Debbie adds that her brother began to miss classes. David also gained 60 pounds in the next few months, growled, hissed and spoke in strange voices, and would suddenly begin reciting passages from the Bible or from Milton’s Paradise Lost. Every night a family member had to remain awake to monitor the youth, who would jerk into 30-minute frenzies of rapid sit-ups.
By now the Warrens were visiting regularly. “David made numerous references to murder and stabbings,” says Lorraine. “We were sitting on a powder keg.” The couple maintains that what they term “three lesser exorcisms” took place, the first at St. Joseph’s with four priests in attendance. “We know there were 43 demons in the boy,” says Ed. “We demanded names, and David gave us 43.” But Father Nicholas Grieco of the diocese of Bridgeport, while conceding the Glatzel matter was investigated, denies any exorcism was performed. Yet the priests involved, who will not comment, were transferred to other parishes. In October the Warrens called Brookfield police and predicted tragedy.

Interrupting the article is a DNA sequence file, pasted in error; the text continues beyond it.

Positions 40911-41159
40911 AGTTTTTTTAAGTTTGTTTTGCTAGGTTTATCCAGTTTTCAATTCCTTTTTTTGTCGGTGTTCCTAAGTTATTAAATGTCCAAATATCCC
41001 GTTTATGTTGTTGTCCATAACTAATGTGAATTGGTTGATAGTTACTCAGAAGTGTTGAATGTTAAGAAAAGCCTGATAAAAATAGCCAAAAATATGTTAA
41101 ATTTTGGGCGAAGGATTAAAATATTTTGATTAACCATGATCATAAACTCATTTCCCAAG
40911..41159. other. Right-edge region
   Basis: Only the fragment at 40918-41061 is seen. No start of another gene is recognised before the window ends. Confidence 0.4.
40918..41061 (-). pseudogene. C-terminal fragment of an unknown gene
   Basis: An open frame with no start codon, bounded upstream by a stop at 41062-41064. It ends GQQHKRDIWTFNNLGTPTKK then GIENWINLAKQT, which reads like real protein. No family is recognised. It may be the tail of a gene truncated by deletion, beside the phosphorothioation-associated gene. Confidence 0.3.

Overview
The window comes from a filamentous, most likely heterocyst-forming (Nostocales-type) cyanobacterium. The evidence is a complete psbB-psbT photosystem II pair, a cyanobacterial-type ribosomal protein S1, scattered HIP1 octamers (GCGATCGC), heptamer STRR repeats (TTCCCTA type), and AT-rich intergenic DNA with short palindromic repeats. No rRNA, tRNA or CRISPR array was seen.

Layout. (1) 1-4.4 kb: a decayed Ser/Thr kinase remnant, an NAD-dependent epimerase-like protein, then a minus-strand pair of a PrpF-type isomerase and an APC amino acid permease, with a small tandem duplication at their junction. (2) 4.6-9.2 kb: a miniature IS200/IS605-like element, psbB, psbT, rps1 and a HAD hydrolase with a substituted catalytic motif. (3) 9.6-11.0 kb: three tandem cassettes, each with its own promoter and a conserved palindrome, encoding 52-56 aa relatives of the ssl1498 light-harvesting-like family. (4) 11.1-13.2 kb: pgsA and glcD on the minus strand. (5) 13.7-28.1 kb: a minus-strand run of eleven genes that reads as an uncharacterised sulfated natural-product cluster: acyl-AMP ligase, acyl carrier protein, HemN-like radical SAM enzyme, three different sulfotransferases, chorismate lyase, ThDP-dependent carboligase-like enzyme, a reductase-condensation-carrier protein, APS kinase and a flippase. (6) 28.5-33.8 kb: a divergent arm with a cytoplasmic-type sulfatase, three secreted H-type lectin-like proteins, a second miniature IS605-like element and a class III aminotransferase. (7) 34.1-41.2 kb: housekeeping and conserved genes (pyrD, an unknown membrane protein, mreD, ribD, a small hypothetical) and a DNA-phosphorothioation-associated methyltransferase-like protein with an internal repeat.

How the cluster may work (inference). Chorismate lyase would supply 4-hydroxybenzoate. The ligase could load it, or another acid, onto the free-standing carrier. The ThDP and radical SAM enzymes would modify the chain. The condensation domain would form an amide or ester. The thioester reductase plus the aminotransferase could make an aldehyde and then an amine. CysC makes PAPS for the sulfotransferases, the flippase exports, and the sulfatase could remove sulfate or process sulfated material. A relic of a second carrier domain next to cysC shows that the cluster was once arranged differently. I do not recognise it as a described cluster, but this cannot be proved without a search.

Even as Cheyenne Johnson began to taunt whatever lay within David to enter his own body, Judy and Carl Glatzel sought psychiatric advice for their son. Last November the boy, termed by his family physician “normal” with a “minimal learning disability,” was enrolled in a private school for disturbed children. But the house had become so unbearable that Debbie and Cheyenne moved out. She was hired by Alan Bono, who’d just moved to the community, as a dog groomer at the Brookfield Pet Motel; the couple was given an adjacent apartment.